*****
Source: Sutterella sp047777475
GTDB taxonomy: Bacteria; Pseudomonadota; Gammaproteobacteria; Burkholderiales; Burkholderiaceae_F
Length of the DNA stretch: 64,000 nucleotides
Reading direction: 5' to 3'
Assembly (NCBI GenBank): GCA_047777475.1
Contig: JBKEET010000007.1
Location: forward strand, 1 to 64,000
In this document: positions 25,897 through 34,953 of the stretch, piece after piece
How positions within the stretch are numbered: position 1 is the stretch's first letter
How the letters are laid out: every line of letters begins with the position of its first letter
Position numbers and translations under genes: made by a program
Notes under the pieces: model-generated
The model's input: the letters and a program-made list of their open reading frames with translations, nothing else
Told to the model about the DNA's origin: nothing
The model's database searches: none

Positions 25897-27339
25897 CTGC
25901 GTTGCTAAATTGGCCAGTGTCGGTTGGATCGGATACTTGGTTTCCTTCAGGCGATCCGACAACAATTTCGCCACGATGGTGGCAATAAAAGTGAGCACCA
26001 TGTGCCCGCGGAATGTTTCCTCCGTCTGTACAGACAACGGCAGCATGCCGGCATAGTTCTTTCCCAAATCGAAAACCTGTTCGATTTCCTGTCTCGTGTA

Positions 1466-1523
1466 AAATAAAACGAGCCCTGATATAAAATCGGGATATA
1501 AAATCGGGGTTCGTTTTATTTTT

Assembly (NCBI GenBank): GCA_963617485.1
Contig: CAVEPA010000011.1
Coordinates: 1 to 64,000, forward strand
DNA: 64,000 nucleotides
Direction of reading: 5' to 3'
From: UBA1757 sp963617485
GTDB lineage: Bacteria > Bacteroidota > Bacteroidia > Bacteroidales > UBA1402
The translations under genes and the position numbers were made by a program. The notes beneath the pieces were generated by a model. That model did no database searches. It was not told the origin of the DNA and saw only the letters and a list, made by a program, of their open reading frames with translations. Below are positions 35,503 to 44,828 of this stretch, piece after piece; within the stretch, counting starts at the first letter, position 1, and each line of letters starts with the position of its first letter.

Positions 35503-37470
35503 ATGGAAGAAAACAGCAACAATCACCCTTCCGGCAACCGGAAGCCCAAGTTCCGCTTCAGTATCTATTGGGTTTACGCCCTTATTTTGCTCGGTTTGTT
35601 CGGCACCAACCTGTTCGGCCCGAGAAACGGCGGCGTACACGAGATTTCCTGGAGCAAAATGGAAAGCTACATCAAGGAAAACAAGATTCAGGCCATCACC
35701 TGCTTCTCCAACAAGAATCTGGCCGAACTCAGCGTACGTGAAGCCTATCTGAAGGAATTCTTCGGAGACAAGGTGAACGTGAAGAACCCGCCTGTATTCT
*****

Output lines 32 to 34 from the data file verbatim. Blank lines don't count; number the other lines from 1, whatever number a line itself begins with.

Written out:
35503 ATGGAAGAAAACAGCAACAATCACCCTTCCGGCAACCGGAAGCCCAAGTTCCGCTTCAGTATCTATTGGGTTTACGCCCTTATTTTGCTCGGTTTGTT
35601 CGGCACCAACCTGTTCGGCCCGAGAAACGGCGGCGTACACGAGATTTCCTGGAGCAAAATGGAAAGCTACATCAAGGAAAACAAGATTCAGGCCATCACC
35701 TGCTTCTCCAACAAGAATCTGGCCGAACTCAGCGTACGTGAAGCCTATCTGAAGGAATTCTTCGGAGACAAGGTGAACGTGAAGAACCCGCCTGTATTCT